22nd April 2020 Dublin, Ireland
Living in Lockdown
I wanted to reflect on the Coronavirus crisis, the tragic loss of so many lives around the world and on actions that need to be taken to defeat the virus. The enormity of what is happening is incredibly difficult to come to terms with. Just like everybody else, I have never known anything like this despite spending 40 years as a diplomat and living through such historic ruptures as the end of the Cold War. The impact is dramatic at every level, including personal. I too am separated from friends and loved ones. I too miss the social things that we all enjoy so much.
But the stay home policy is successfully beginning to halt the spread of the Coronavirus both here in Ireland and in the UK. Most importantly, it is easing the pressure on the heroic health service professionals in both our countries. They are true celebrities. And they have been supported by some incredible displays of community spirit – with individuals pushing themselves to their limits and neighbourhoods coming together in support of those providing much needed care in ways that we have not seen in a generation.
We see it in the remarkable fundraising efforts of 99 year old Captain Tom Moore in Bedfordshire, who raised over £28 million for the NHS by doing 100 sponsored laps of his garden before his 100th birthday, and we see it in the likes of ‘Feed the Heroes’ here in Ireland who have raised almost €1 million to provide meals from local restaurants to hospital and emergency workers. These inspiring stories of human endeavour underline the great community spirit that exists, which will help us get through these dark times.
As an Embassy, we are participating in the weekly #Clapforourcarers in the UK, and joined with so many others in lighting candles in Ireland’s mark of respect for those who are sick and those who have lost loved ones – ‘Shine Your Light’. Such gestures cannot come close to showing our appreciation for those who are caring for us and our concern for those in need, but do demonstrate the importance of the solidarity, which we see daily across these islands.
Normally as a diplomat you spend your life explaining your country to people who don’t know it. This is not a problem I have ever encountered in Ireland. We are the closest of neighbours. But, while we share so much in common and have such close ties, our two countries are very different in some ways.
For example, the population density of the UK is nearly 4 times that of Ireland. So our strategies to tackle the Coronavirus will inevitably reflect our specific national circumstances. The same is true right across Europe. That said, the UK and Irish governments are in close touch and the Northern Ireland Executive is also playing a key role in helping to manage the North/South aspects of this crisis. Our Ministers and officials are in regular touch on both our domestic strategies for defeating the virus and the international aspects.
One area in which we have a clear common interest is in protecting supply chains. Both the UK and Ireland depend upon the import of goods. So the connectivity between our islands is crucial. Right now, we are working to ensure that transport links are maintained to protect the two way trade in vital food and medical supplies.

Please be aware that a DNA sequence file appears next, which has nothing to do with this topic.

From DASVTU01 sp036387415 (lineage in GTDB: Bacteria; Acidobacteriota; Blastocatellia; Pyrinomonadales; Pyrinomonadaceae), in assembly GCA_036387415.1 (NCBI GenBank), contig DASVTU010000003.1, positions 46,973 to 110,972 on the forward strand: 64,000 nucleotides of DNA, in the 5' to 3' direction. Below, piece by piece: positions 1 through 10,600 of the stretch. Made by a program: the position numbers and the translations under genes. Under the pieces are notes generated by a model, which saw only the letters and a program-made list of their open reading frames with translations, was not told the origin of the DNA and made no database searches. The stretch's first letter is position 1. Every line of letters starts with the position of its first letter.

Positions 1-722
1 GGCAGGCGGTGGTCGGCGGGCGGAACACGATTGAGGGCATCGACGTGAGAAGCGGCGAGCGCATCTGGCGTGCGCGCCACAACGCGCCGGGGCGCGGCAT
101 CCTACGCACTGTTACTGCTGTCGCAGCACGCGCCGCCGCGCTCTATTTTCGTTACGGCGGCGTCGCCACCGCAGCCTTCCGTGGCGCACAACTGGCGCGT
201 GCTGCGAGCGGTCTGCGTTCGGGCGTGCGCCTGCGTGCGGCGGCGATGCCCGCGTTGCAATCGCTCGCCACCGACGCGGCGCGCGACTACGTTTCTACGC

For the future, these routes will play an important role in helping trading businesses get back on their feet and supporting the economic restart on both sides of the Irish Sea. We are sadly also facing common challenges in how to care for the most vulnerable in our societies and how to procure protective equipment for our health services (no easy job when the rest of the world is doing the same). We can and will learn from each other on this too.
Of course, the coronavirus is not just a threat where we are. it is a global threat. So strong international collaboration is essential. The UK’s four-point plan for the international response includes helping: a) to secure a strong and co-ordinated global health response, particularly for the most vulnerable countries; b) to accelerate the search for a vaccine and new treatments; c) to support the global economy and keep trade open and d) keeping transport routes and transit hubs open, to support the flow of freight, aid, medical supplies, and to bring people home
Our direct contribution includes providing over £5.5 billion in financial support to tackle the pandemic and support the most vulnerable, including doubling the UK’s support to the IMF’s Poverty Reduction and Growth Trust.
Last week we announced the creation of a new UK Vaccine Taskforce to drive and coordinate efforts to research and produce a vaccine. And it’s great to see some signs of progress with Oxford University beginning human trials of a vaccine from this Thursday.
We are also funding the Coalition for Epidemic Preparedness Innovations (CEPI) to help ensure that a vaccine will be available at the lowest price to the NHS and other countries’ healthcare systems.
These are difficult times. There is no getting away from that. But thanks to the dedicated efforts of so many, especially our heroic health service professionals, we will come through this. Here at the British Embassy, now operating largely virtually, we really miss the contact we have with so many of you on a daily basis.
But if I may end by quoting Her Majesty The Queen, who celebrated her 94th birthday yesterday: “better days will return: we will be with our friends again; we will be with our families again; we will meet again”. We are all looking forward to that.